Steve Morris: Some of the medications appeared to have a longer half-life certainly testing in laboratory situations such as pantoprazole because of the receptors that it may block. So therefore, there may be some rationale for using that particularly in the treatment of nighttime or nocturnal gastritis -- reflux.
Robert Bresalier: Really when we treat reflux I think we want to do three things. We want to heal the disease and keep it healed. We want to make people feel better and that’s obviously what as individual most interesting, they want to feel better and we want to prevent complications. And those are the really the three major goals. The drugs we have, especially the proton pump inhibitors and really quite good at achieving those goals. We can heal inflammation and erosion, even ulceration in vast majority of patients. Some patients will go on to have scarring and the test be dealt with in a different manner, but with the vast majority of people, we can heal and maintain that healing of damage. Most people will feel remarkably better when taking these drugs so the typical and atypical symptoms will go away. Then is issue of complications. Certainly, if we heal erosions and ulcers we can prevent structuring or scarring to the esophagus. We can prevent bleeding and we hope to prevent what is one of the most concerning things about reflux is development of cancer in the esophagus.
Steve Morris: We know that with proper treatment you can reverse most of this damage and get back towards a normal esophagus. We also know that when you stop the treatment, a lot of this damage can reoccur fairly rapidly.
Robert Bresalier: The good news is for both healing and symptoms, probably over 90% of individuals will respond quite well to the proton pump inhibitors both with healing and with the also stay and symptom relief. More recently a number of endoscopic procedures have come about where you can look down at the esophagus and perform a variety of manipulations when it’s almost like a little sewing machine.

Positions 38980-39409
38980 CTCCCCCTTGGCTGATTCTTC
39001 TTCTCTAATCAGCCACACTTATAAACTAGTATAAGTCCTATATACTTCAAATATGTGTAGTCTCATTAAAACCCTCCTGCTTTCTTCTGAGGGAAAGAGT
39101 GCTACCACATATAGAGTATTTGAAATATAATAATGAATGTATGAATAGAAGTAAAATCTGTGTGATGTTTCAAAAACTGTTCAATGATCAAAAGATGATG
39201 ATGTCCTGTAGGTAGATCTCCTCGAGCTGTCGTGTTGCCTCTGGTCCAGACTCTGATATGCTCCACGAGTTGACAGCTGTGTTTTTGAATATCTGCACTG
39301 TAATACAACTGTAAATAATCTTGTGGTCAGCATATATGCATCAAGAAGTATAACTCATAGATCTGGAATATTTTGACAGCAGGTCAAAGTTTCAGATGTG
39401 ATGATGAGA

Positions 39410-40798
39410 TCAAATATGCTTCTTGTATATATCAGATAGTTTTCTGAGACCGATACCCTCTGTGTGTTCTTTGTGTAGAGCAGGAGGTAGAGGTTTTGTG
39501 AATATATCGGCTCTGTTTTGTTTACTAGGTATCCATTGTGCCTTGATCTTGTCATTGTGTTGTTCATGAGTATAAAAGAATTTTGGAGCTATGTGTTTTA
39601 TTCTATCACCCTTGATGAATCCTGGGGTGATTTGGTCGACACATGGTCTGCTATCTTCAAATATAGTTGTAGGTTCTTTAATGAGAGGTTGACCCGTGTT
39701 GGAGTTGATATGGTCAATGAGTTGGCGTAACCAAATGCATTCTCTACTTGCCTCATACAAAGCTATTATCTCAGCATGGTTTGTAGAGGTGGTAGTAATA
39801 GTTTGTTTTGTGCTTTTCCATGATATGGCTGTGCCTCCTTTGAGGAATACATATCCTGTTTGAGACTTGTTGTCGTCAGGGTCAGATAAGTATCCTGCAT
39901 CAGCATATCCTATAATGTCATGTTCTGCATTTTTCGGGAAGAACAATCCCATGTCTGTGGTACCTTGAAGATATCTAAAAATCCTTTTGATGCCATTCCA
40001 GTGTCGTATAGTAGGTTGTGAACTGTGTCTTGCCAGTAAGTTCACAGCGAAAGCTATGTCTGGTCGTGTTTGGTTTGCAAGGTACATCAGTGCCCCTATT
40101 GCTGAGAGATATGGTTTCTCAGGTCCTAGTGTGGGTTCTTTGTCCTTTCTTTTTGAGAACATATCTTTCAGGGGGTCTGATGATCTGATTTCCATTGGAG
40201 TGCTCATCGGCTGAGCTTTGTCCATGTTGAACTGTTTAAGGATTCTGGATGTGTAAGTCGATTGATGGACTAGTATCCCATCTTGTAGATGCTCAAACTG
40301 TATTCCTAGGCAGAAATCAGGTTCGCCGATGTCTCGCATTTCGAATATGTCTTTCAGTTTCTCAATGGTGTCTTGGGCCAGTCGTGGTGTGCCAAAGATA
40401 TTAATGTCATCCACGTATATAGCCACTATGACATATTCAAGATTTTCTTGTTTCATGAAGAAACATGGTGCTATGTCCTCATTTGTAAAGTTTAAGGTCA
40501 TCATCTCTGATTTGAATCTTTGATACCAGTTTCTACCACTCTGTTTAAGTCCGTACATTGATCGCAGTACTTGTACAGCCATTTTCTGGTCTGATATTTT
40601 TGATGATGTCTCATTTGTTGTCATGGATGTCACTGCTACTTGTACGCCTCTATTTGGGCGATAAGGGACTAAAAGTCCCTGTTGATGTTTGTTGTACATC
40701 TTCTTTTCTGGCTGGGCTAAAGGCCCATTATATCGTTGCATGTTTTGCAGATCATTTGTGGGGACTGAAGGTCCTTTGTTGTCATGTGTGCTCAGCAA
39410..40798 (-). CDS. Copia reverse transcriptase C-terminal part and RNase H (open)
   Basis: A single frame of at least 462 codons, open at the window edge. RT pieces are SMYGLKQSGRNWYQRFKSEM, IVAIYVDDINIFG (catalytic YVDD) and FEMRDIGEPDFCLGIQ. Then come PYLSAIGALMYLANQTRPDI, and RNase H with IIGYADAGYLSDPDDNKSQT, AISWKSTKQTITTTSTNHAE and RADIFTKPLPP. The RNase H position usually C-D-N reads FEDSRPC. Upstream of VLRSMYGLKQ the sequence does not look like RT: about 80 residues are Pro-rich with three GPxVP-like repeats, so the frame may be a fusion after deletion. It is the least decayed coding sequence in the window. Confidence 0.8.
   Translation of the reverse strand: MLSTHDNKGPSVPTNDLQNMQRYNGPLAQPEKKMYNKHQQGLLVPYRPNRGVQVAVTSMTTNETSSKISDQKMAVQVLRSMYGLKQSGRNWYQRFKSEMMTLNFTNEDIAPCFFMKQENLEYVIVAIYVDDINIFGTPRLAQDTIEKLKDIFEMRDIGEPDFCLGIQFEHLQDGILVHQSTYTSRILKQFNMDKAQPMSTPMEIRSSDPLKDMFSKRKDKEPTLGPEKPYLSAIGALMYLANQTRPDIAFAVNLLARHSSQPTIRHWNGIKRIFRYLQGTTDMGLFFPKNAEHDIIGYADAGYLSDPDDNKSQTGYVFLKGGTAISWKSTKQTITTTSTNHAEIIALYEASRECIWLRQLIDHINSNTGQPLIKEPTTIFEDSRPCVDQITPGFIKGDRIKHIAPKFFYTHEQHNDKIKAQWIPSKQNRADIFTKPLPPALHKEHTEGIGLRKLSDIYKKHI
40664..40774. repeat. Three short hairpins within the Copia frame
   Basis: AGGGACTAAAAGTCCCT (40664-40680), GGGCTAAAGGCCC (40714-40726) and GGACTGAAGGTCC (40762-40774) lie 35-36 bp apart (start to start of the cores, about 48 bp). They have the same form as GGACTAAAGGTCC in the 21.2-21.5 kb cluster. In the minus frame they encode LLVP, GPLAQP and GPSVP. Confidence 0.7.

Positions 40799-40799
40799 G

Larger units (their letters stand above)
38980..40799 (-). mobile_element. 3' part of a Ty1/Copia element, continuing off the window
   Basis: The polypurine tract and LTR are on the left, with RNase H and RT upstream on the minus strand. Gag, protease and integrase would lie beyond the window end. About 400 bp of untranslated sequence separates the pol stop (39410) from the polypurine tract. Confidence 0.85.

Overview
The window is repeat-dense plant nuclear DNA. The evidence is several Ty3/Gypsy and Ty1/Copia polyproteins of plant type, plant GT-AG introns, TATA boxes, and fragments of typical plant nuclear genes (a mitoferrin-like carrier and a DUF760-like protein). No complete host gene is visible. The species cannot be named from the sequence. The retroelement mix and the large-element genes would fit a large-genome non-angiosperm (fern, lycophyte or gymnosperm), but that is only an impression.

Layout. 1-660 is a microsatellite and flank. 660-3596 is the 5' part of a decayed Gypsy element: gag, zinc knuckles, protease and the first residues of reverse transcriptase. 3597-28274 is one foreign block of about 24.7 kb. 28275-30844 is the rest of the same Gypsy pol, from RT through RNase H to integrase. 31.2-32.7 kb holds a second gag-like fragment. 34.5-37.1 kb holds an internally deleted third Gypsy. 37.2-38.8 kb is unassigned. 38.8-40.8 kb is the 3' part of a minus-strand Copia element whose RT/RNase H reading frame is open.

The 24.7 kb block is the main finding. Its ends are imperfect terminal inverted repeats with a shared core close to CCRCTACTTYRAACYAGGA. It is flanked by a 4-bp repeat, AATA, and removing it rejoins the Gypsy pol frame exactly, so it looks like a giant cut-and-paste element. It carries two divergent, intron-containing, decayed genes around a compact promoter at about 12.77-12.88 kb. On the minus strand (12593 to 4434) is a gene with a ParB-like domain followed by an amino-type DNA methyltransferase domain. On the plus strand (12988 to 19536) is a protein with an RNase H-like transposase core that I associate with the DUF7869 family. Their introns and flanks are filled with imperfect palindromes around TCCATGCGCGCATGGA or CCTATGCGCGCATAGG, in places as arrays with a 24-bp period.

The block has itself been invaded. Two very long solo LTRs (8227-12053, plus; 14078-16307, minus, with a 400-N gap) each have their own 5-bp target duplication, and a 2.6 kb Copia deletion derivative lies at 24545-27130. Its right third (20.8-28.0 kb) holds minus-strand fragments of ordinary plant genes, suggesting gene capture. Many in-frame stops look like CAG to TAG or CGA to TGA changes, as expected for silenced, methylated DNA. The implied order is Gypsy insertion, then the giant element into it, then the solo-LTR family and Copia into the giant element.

Steve Morris: The Enteryx is a newer treatment and that’s an injection of a collagen like substance into the gastroesophageal junction and this injection is also supposed to remodel the area, tighten the sphincter and prevent reflux.
Robert Bresalier: The other creates a high-frequency radio wave to create some tightening of that area. These are actually in clinical practice.
Steve Morris: The stator procedure is a radio frequency procedure administrated thorough a catheter and special radio-frequency device and it’s administrated at the gastroesophageal junction to try and tighten the sphincter and also to what we call reconfigure the area so that it’s more resistant to reflux.
Robert Bresalier: I think we still have ways to go to prove that these are effective measures but certainly things like Laparoscopic Fundoplication have been around for a long time in our options.
Steve Morris: I think the important thing is if they do have Nighttime GERD, they probably need to see a physician because it’s more than just your average symptom at that time. And then the import thing is to get to life style modifications as we discussed or important part is therapy and then being on the proper medication and also taking the medication properly. A lot of times people take their medication late in the day instead of taking it first thing in the morning, depending on which PPI they are on and food can inhibit the absorptions, they need to take it correctly in relation to their first meal of the day. If they’re not doing better with that then the doctor can add either a second dose in the evening or adding another medication what we call a promotility agent in the evening. So they should not just accept it as a normal state of existence because there really are good medications today that can treat it very effectively.
Specialist Treatment for GERD